The Wisconsin State Senate Committee on Labor, Elections and Urban Affairs passed a bipartisan bill Tuesday granting tax exemptions on unemployment benefits from the state.

The bill was co-authored by Sen. Dave Hansen, D-Green Bay, and Rep. Jim Soletski, D-Green Bay. Republican Sen. Glenn Grothman, R-West Bend, and Sen. Alan Lasee, R-De Pere, also approved the bill that would aid the roughly 4.5 percent of Wisconsin residents who are currently unemployed.

Noting the economic recession and drastic increase in unemployment after the Sept. 11 terrorist attacks, Hansen said the increasing number of people in need resulted in extending unemployment benefits.

"I … think taxing those benefits takes away from our efforts to help people and their families get back on their feet,” Hansen said. “To that end, I am hopeful this bill will become law."

Hansen added that his firsthand unemployment experience allows him to better understand the frustration others are going through.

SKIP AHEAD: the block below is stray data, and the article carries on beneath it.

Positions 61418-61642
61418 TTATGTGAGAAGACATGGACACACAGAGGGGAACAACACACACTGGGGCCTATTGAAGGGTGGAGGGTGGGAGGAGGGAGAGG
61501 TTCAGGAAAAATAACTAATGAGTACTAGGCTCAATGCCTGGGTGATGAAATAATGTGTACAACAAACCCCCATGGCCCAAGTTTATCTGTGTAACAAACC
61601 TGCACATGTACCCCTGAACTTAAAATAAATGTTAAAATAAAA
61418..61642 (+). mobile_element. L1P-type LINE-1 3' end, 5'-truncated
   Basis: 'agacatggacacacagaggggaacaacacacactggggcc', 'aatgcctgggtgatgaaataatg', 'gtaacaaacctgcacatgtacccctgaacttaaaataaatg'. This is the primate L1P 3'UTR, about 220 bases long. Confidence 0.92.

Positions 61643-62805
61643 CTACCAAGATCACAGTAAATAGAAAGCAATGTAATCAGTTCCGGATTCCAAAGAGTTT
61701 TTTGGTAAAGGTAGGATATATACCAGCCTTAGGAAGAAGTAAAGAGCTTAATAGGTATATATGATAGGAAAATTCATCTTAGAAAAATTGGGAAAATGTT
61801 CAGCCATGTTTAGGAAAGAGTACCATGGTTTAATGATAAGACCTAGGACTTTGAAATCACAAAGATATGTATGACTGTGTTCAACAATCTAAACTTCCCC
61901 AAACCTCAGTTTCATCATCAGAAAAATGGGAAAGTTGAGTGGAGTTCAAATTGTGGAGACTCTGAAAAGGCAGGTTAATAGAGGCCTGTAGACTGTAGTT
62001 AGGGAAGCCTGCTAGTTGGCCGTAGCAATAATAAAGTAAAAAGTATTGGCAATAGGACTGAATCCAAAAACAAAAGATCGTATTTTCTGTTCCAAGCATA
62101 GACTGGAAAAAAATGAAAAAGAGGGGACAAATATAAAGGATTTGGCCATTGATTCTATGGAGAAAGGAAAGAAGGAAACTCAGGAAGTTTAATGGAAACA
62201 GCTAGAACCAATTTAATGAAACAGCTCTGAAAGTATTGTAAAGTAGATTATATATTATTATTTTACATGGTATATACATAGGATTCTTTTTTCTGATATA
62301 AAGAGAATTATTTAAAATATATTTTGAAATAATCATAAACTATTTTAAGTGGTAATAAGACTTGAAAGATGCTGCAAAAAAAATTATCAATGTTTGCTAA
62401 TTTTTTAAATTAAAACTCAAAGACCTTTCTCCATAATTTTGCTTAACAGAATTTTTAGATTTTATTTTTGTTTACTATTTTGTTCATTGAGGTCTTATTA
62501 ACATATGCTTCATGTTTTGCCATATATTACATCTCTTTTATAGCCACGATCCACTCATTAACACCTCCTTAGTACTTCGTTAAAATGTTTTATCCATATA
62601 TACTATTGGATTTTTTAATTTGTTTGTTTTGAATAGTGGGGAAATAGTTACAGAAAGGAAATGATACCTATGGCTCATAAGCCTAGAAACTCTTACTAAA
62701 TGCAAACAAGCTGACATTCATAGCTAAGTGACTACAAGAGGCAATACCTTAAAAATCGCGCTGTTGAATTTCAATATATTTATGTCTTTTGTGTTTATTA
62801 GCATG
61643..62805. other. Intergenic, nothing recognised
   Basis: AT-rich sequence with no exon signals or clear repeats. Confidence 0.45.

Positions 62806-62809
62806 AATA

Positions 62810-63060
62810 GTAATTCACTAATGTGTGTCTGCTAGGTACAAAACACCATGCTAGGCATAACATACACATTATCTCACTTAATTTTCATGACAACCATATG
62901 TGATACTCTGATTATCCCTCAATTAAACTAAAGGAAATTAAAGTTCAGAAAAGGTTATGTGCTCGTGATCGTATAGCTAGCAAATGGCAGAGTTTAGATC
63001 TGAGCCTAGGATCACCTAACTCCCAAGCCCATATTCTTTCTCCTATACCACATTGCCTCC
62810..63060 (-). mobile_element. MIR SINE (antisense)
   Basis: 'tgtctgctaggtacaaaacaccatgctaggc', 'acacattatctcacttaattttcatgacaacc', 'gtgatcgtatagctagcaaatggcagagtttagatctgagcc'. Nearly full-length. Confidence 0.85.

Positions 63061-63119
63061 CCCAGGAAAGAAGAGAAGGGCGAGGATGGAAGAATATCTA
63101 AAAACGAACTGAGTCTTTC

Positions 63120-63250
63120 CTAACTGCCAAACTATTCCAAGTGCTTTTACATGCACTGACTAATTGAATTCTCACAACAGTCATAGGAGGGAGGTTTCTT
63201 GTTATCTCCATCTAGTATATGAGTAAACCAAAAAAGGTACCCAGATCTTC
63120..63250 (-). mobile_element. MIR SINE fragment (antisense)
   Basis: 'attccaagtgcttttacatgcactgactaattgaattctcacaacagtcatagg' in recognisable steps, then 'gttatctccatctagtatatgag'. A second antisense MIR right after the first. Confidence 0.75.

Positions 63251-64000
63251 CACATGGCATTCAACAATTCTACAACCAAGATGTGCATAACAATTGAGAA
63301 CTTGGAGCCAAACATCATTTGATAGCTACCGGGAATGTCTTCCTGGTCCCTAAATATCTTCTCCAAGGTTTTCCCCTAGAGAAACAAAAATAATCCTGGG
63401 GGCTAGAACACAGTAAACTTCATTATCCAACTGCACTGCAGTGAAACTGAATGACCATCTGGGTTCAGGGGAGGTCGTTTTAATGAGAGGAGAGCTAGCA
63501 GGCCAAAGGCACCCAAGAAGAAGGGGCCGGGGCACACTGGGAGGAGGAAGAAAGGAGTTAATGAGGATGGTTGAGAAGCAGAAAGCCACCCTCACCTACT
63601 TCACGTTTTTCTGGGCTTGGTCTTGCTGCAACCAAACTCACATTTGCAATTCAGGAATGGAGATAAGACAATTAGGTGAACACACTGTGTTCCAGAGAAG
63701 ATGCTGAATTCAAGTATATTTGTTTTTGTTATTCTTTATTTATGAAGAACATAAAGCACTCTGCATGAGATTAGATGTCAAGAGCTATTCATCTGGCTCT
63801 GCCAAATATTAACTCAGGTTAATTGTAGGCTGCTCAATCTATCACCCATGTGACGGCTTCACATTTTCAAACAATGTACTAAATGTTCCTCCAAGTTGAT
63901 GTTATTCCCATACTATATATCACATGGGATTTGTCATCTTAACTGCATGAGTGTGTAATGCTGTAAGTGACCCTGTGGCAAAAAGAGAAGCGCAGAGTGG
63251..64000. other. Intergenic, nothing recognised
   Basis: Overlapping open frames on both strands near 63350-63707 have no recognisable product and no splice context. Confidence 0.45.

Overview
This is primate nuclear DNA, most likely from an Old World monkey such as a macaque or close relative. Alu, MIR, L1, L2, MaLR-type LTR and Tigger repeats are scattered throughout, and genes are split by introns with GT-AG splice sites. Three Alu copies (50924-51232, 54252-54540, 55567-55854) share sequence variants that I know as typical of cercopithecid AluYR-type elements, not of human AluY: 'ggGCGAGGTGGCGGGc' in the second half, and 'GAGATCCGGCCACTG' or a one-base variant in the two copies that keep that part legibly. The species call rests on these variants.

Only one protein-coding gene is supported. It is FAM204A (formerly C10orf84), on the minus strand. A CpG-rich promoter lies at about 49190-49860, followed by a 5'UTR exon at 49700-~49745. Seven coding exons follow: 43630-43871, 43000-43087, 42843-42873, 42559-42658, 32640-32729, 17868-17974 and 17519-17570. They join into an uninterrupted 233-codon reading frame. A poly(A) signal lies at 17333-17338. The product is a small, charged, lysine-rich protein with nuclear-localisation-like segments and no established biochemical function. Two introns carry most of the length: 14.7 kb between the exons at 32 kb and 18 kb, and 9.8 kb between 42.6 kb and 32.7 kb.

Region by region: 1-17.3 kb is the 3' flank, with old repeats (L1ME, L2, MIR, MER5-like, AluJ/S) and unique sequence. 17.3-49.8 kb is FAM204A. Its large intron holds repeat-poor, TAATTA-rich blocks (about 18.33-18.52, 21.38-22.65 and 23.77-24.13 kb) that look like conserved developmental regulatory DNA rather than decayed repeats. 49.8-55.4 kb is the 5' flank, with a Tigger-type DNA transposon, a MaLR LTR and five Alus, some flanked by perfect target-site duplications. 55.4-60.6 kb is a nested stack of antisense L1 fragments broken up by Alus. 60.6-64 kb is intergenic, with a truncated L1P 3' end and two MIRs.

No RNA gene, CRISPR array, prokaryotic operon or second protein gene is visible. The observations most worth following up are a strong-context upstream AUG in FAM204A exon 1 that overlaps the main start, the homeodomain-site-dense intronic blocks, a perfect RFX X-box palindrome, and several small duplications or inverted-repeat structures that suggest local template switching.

"[Unemployment is] a very difficult time in your life," Hansen said. "It's important not to be taxed for the benefits you are receiving so you can get back on your feet."

John Metcalf, director of Human Resources and Policy for Wisconsin Manufacturers and Commerce, said a person is able to qualify for benefits for a maximum of 26 weeks.

"The average amount provided to the unemployed is $225 per week for 16 weeks … and a maximum payment of $350," Metcalf said.

Soletski said the bill would save the unemployed up to $24 per week and up to $624 over a 26-week period. He added the federal government has refused to offer any aid and said the surges in the prices of both gasoline and groceries make life even harder on the unemployed.

Lasee said the bill was not designed to help the unemployed find jobs but to simply allow them to receive more of their unemployment checks.

"It's bad enough to be unemployed, never mind being taxed on the benefits that are needed to just get by," Lasee said.

Despite taking money from the state's gross income, Lasee added, the state's surplus this year proves that the bill would not have a harmful impact.

However, Hansen said the bill would hurt the state income from taxes a fair amount but added, "We always talk about giving corporate tax breaks, and that's okay. But I think we have to help the people of the lower and middle income."

Before Democratic Gov. Jim Doyle can sign the bill into law, it must come up on the Democratic-controlled Senate floor and be passed by the Republican-controlled Assembly.